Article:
RESTAURANT review: Jill Turton at the Oak Tree Inn, Helperby. Pictures by Mike Cowling.
take my advice, if you’re offered a choice of a table reservation at 6pm or 9pm on a Saturday night, take the early one. We arrived at the lavishly revamped Oak Tree Inn at Helperby in good time for our 9pm table, took drinks to a pair of plush tartan chairs, told the staff where we were. And waited.
At 9.15pm, we enquired if we’d been forgotten. “Just checking your table,” was the reply, whatever that meant. Actually, it meant that all tables were fully occupied and there was no prospect of hustling anyone off to honour our reservation. For the next 20 minutes of “table checking”, we had a grandstand view of squads of waiters bustling in and out of the dining room while studiously avoiding eye contact with the problem that was us. At 9.35 pm, they gave us the menu, offered a drink on the house, and, most preciously, someone finally uttered the word “sorry”. At 9.43pm, we were finally seated.
Yes, it was a busy night and everybody bar us was clearly having a cracking time. No, you can’t kick people off their tables. Yes, it’s a brand new operation, so teething problems are forgivable. But the bottom line is don’t take the booking if you can’t handle it and have someone take charge of the cock-up before the customers seethe.
All this should annoy the hell out of the genial owner of the Oak Tree, Michael Ibbotson, who had just deservedly picked up the national Publican of the Year Award at Grosvenor House, for his “outstanding track record” in running the Durham Ox at Crayke for ten years and for “his confidence in the pub trade by launching two new venues.”
Last year, Ibbotson and his business partner, Chris Blundell, launched Provenance Inns, taking three ailing village pubs and turning them into rather gorgeous gastropubs. The Carpenters Arms at Felixkirk was first to open in September and I loved it, all log fires, candles, deep red walls and buckets of garden flowers supplied by Blundell from his stunning garden up the road at Mount St John, from where all the fruit and vegetables are sourced. The Farmers at Brafferton is next in line and now the Oak Tree at Helperby has opened its doors.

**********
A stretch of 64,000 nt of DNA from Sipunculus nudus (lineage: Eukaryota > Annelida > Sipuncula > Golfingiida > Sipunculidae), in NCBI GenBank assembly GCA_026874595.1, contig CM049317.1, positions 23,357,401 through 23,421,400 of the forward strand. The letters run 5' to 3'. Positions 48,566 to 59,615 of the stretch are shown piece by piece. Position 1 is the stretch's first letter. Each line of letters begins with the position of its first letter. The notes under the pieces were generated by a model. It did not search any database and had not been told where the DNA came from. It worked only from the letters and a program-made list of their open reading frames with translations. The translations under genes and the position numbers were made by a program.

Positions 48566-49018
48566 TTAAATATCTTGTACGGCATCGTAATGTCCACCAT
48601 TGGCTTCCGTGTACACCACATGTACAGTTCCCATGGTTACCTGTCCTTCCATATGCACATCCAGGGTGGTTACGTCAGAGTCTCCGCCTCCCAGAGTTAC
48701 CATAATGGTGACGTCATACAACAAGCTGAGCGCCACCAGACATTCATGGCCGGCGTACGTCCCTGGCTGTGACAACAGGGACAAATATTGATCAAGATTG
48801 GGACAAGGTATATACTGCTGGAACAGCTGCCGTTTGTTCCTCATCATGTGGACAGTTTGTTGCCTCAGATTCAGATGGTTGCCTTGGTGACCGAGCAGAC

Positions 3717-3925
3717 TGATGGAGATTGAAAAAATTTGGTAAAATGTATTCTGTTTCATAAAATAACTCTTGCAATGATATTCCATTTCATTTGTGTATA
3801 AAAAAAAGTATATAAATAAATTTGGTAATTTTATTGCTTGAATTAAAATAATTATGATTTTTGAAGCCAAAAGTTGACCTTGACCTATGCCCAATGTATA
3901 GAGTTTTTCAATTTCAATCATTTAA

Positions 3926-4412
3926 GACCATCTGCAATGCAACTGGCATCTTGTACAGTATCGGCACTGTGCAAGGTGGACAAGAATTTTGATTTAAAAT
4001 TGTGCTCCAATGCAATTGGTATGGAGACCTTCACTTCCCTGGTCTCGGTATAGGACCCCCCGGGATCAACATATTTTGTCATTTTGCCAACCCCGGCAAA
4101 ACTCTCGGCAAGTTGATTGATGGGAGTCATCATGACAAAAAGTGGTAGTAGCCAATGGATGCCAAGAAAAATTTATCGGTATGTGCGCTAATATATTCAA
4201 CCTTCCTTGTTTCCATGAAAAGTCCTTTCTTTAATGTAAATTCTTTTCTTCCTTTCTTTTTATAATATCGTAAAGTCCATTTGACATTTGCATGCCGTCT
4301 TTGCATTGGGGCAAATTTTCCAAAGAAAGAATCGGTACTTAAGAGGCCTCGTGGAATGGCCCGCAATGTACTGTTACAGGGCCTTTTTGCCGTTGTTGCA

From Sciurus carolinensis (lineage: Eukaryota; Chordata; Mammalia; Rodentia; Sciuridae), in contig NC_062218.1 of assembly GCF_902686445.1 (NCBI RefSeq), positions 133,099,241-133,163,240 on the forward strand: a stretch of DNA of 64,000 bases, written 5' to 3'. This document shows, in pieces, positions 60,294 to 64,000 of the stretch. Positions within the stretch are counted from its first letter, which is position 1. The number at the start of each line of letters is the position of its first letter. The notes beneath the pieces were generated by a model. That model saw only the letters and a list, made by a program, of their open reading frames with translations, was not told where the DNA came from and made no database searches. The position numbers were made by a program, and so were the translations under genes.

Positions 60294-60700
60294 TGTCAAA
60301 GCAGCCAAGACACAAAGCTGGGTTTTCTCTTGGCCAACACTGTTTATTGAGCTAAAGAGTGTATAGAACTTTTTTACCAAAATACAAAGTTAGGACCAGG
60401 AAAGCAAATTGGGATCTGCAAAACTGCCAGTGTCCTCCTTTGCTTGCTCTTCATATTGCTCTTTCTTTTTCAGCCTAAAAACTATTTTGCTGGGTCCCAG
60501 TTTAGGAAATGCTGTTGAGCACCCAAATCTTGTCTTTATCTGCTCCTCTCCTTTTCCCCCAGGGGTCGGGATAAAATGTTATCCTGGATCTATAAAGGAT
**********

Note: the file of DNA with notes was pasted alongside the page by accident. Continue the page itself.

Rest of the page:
The Oak Tree has had the biggest overhaul. It was a virtual ruin when they bought it and over the months it’s been rebuilt with slate, oak, weathered brick and more of that trademark red paint. They’ve done a terrific job. There’s a bar, six bedrooms, a private dining room with terrace and the main dining room is a treat, a lovely space with striking art on the walls, leather banquettes, dark wood tables, and a huge brick fireplace. Like the Carpenters, it glows with silver and candlelight and great vases of those Mount St John garden flowers.
The menu, much like the Ox and the Carpenters, is straight down the middle of the pub restaurant road. Everyone will find something to like on the big A3 card or blackboard: whitebait, scallops, goat’s cheese, pork terrine, cheese and onion tart, baked cod, duck breast, bangers and mash, steak and chips. No risk, proven customer winners.
We began with a £20 sharing board of seafood. Meant for two, it would have happily fed four, what with two mini prawn cocktails, two queen scallops, a pile of smoked salmon, bread and butter and four large haddock goujons. The scallops in cheese were marginally overdone but the goujons were admirably crisp and the prawn cocktails textbook.
At mains we went for a Barnsley chop special with herby mash and green beans. Good, pink lamb, nicely char-grilled though with no discernable herbs in the mash. A wooden board creaked under my sticky spare ribs that even the waiter described as “another gargantuan course”. With French fries and a pot of coleslaw, it all but finished me. Another perfectly competent and enjoyable dish but the scale was excessive. Not surprisingly, we saw at least one party leave clutching doggy bags of leftovers.
We managed to share a dessert of rhubarb and ginger beer jelly, topped with rhubarb compote, clotted cream ice cream and their own-made ginger snap which turned out to be the dish of the night. Light, fresh, delicate and full of flavour and rounded off with a good strong cafetiere and chocolates.
“Everything,” it says on the menu, “from the bread at the beginning to the chocolate with your coffee is made here at the Oak Tree.” It’s an impressive claim for a village pub and if you have time you can read the full list of suppliers on the menu. Provenance Inns is well named.
Vegetarians don’t get much of a look in, something I’ve taken cheerful issue with Ibbotson before, but overall he and Provenance Inns know what they’re doing. The prices are keen; an average £5 for starters, up to £15 for mains. Beer and wine is safe and sound. The staff work their socks off all night and probably all day too, since there’s food right through from breakfast seven days a week.
By the end of our day, someone took charge and knocked all the drinks off the bill. Which certainly left a better taste and confirmed that at heart this is a classy operation. In fact, I’m sure I’ll be back. Just not with a Saturday 9pm booking.
* Oak Tree Inn, Raskelf Road, Helperby, York YO61 2PH. 01423 789189, www.theoaktreehelperby.com. Open: every day 8am-9.30pm (Sun 8.30pm). Price: Dinner for two including coffee, wine and service approx. £90.